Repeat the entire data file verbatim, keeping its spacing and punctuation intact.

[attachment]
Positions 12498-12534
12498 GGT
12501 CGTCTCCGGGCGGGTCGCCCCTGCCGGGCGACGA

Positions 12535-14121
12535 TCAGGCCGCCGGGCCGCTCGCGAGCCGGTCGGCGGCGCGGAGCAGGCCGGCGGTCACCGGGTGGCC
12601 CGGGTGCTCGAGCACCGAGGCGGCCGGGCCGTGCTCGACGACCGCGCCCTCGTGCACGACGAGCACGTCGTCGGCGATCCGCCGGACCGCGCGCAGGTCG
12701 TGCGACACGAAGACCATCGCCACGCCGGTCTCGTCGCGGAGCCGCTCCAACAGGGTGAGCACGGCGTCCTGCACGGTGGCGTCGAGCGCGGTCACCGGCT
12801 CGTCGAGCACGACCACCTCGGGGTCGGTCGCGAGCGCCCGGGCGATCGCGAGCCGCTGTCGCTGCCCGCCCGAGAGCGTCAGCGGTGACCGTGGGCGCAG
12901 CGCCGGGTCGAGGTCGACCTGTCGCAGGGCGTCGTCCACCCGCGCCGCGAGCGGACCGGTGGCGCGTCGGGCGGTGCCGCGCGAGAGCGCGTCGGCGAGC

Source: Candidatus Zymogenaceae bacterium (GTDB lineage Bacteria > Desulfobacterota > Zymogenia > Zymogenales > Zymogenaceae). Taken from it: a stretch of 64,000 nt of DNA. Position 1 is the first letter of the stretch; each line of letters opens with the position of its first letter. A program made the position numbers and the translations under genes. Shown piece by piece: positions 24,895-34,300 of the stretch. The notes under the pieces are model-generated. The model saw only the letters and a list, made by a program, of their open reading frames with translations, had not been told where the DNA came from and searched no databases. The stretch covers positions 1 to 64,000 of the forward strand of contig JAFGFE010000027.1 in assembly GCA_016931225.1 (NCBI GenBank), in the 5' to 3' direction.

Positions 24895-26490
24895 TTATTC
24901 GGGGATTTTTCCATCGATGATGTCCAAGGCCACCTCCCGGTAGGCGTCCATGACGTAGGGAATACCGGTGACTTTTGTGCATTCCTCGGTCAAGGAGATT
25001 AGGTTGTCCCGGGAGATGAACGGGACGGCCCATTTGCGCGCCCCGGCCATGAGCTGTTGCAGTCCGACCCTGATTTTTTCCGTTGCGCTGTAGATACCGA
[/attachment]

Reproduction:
Positions 12498-12534
12498 GGT
12501 CGTCTCCGGGCGGGTCGCCCCTGCCGGGCGACGA

Positions 12535-14121
12535 TCAGGCCGCCGGGCCGCTCGCGAGCCGGTCGGCGGCGCGGAGCAGGCCGGCGGTCACCGGGTGGCC
12601 CGGGTGCTCGAGCACCGAGGCGGCCGGGCCGTGCTCGACGACCGCGCCCTCGTGCACGACGAGCACGTCGTCGGCGATCCGCCGGACCGCGCGCAGGTCG
12701 TGCGACACGAAGACCATCGCCACGCCGGTCTCGTCGCGGAGCCGCTCCAACAGGGTGAGCACGGCGTCCTGCACGGTGGCGTCGAGCGCGGTCACCGGCT
12801 CGTCGAGCACGACCACCTCGGGGTCGGTCGCGAGCGCCCGGGCGATCGCGAGCCGCTGTCGCTGCCCGCCCGAGAGCGTCAGCGGTGACCGTGGGCGCAG
12901 CGCCGGGTCGAGGTCGACCTGTCGCAGGGCGTCGTCCACCCGCGCCGCGAGCGGACCGGTGGCGCGTCGGGCGGTGCCGCGCGAGAGCGCGTCGGCGAGC

Source: Candidatus Zymogenaceae bacterium (GTDB lineage Bacteria > Desulfobacterota > Zymogenia > Zymogenales > Zymogenaceae). Taken from it: a stretch of 64,000 nt of DNA. Position 1 is the first letter of the stretch; each line of letters opens with the position of its first letter. A program made the position numbers and the translations under genes. Shown piece by piece: positions 24,895-34,300 of the stretch. The notes under the pieces are model-generated. The model saw only the letters and a list, made by a program, of their open reading frames with translations, had not been told where the DNA came from and searched no databases. The stretch covers positions 1 to 64,000 of the forward strand of contig JAFGFE010000027.1 in assembly GCA_016931225.1 (NCBI GenBank), in the 5' to 3' direction.

Positions 24895-26490
24895 TTATTC
24901 GGGGATTTTTCCATCGATGATGTCCAAGGCCACCTCCCGGTAGGCGTCCATGACGTAGGGAATACCGGTGACTTTTGTGCATTCCTCGGTCAAGGAGATT
25001 AGGTTGTCCCGGGAGATGAACGGGACGGCCCATTTGCGCGCCCCGGCCATGAGCTGTTGCAGTCCGACCCTGATTTTTTCCGTTGCGCTGTAGATACCGA